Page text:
Sunday, May 16, 2010

When even Evan Harris and Tony Greaves desert you.........

Well, all over bar the shouting - actually, no shouting whatsoever. Today's special conference, while spawning arguably one of the best conference speeches ever, delivered by Simon Hughes, proved to be more of a triumphalist rally rather than a serious examination of the potential pitfalls of sleeping with the enemy.

The nine amendments to the motion, all of which I supported, I hope will go some way towards dealing with some of the concerns of the activists. However, the very genuine concerns about our MPs abstaining on the issue of top up fees, were not dealt with satisfactorily either by Chris Huhne or Nick Clegg.

But, in all conscience, I was one of the 12-35 (numbers are disputed) who voted against the motion. OK, so my political heroes, Evan Harris and Simon Hughes lead the progressive charge to support it. Even Tony Greaves was persuaded. Maybe this is the point I should concede defeat? Seriously, I wish I could. I was one of the standard bearers for Nick in the leadership election. I had a look back at my "10 Reasons to Vote Nick Clegg" my last reason was that "I would trust him with my life so I know I can trust him with my party". Well, I would still trust him with my life, I now need him to prove I can trust him with my party. This is a high risk strategy, which could make our party irrelevant for a generation. And I am a Liberal Democrat because I honestly believe liberal democracy offers the best hope for us to renew our society, to make it fairer, freer, more equal and more just. Without us there is a vacuum.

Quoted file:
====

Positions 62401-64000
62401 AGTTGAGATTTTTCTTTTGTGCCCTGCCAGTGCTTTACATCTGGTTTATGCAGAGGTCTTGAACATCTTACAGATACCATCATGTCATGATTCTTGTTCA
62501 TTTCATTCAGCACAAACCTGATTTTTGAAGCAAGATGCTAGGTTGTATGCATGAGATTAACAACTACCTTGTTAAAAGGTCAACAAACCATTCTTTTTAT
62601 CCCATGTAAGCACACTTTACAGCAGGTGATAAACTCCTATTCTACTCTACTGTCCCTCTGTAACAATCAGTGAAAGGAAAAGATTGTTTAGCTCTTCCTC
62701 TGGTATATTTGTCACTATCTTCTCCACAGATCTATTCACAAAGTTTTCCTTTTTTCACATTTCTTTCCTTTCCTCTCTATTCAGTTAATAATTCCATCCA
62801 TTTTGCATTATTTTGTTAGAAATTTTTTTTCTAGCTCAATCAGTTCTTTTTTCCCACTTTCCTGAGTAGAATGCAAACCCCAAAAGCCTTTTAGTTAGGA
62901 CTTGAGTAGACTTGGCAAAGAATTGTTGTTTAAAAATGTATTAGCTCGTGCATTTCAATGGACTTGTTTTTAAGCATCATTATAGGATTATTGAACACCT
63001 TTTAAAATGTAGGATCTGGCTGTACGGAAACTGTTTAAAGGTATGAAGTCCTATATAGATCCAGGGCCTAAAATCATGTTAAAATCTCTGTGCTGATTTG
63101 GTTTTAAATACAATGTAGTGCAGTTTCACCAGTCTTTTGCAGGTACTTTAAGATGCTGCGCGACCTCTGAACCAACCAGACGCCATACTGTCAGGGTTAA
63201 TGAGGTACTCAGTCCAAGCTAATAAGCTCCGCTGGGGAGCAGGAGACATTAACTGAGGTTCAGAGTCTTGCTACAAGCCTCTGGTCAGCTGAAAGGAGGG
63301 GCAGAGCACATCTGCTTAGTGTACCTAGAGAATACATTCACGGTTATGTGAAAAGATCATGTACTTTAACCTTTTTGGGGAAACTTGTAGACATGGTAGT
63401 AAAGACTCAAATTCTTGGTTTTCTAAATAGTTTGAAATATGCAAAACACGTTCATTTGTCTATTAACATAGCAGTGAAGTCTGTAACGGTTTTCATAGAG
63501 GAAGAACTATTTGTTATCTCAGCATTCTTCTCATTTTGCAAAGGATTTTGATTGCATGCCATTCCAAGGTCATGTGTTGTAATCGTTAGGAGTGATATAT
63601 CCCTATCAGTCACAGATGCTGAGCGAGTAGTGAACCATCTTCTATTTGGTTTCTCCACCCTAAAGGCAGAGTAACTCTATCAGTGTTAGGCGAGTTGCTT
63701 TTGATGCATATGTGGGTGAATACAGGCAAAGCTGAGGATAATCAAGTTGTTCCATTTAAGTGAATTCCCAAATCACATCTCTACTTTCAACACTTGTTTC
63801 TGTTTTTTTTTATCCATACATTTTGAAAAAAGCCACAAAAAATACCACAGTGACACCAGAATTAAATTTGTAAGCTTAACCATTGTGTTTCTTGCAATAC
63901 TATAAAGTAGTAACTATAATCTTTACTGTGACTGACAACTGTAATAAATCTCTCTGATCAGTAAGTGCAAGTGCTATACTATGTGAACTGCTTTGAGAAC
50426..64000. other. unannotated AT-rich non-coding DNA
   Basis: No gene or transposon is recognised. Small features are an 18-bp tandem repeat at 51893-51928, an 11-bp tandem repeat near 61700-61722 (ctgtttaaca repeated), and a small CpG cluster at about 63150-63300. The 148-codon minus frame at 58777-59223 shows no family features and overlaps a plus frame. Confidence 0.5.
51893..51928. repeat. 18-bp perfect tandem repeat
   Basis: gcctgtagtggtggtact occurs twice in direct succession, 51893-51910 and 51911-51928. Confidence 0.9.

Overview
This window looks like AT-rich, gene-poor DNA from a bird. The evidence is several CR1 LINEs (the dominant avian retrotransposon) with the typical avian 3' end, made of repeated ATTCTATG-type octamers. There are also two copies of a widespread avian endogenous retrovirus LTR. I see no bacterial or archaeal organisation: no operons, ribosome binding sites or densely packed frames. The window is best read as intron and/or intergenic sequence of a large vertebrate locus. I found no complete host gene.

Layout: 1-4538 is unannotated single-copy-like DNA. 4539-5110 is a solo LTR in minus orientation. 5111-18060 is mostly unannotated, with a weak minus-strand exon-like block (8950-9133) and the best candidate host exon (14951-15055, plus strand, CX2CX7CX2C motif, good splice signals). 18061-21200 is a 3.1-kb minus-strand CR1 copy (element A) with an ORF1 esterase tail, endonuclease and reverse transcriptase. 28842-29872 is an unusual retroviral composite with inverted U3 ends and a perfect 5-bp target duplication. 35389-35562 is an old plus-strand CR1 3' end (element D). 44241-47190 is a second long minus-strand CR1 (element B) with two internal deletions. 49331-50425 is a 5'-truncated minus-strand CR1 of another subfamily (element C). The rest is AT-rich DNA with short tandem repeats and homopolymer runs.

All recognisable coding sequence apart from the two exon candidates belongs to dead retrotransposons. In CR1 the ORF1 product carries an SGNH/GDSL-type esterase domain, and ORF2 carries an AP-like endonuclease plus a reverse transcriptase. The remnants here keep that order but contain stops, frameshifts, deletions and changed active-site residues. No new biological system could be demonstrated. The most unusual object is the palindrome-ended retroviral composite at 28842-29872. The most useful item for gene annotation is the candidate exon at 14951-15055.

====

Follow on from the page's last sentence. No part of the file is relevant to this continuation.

So, called as the first speaker after the amendments were moved (I understand there was a bet on FCC about when I would be called!) it seemed the idea may have been to get the awkward squad out of the way. Despite my fear that this new marriage made in heaven may be the Hammer Horror version of Pride and Prejudice - the adorable Mr Darcey turning into Count Dracula, my fellow delegates were far too smitten to give a damn.

But I was gratified that one of my fellow delegates came up to me afterwards to say that my speech (also calling for those of us who I regard as the backbone of our party to stay) had persuaded him that he should not resign, but like me, stay and fight.

When Labour became New Labour I felt so much for my Trade Union pals who felt they had to leave with no home to go to. This week I have really come to understand how they felt. Tuesday evening/Wednesday morning felt like a bereavement. I watched the nuptials on Wednesday morning as if in a daze, surreal. This is the moment I should have been shouting from the rooftops, overcome with excitement, OUR Nick in No 10! But it passed me by, I was too devastated.

Yes I understand all the arguments (more than well rehearsed in 4 hours this afternoon), but however much I understand them, I can't at the moment change how I feel. I am angry with the Labour dinosaurs who blocked a truly progressive alliance, I understand we were backed into a corner, that this is more about damage limitation than a true meeting of minds and ideologies........but I can't change how I feel.